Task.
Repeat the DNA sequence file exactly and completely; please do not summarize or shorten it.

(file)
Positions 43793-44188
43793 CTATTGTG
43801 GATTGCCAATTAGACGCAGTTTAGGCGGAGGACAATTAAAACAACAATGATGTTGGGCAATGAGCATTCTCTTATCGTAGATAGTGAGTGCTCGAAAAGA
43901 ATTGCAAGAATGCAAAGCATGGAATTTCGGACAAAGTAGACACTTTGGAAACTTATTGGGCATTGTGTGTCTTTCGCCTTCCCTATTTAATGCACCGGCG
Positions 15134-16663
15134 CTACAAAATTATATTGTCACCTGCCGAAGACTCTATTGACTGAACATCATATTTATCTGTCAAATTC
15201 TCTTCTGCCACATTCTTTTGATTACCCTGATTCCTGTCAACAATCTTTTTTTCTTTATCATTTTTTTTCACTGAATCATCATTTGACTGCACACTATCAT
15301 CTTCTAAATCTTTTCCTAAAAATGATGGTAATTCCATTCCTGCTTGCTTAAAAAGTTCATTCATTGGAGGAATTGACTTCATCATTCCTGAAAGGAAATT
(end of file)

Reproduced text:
Positions 43793-44188
43793 CTATTGTG
43801 GATTGCCAATTAGACGCAGTTTAGGCGGAGGACAATTAAAACAACAATGATGTTGGGCAATGAGCATTCTCTTATCGTAGATAGTGAGTGCTCGAAAAGA
43901 ATTGCAAGAATGCAAAGCATGGAATTTCGGACAAAGTAGACACTTTGGAAACTTATTGGGCATTGTGTGTCTTTCGCCTTCCCTATTTAATGCACCGGCG
Positions 15134-16663
15134 CTACAAAATTATATTGTCACCTGCCGAAGACTCTATTGACTGAACATCATATTTATCTGTCAAATTC
15201 TCTTCTGCCACATTCTTTTGATTACCCTGATTCCTGTCAACAATCTTTTTTTCTTTATCATTTTTTTTCACTGAATCATCATTTGACTGCACACTATCAT
15301 CTTCTAAATCTTTTCCTAAAAATGATGGTAATTCCATTCCTGCTTGCTTAAAAAGTTCATTCATTGGAGGAATTGACTTCATCATTCCTGAAAGGAAATT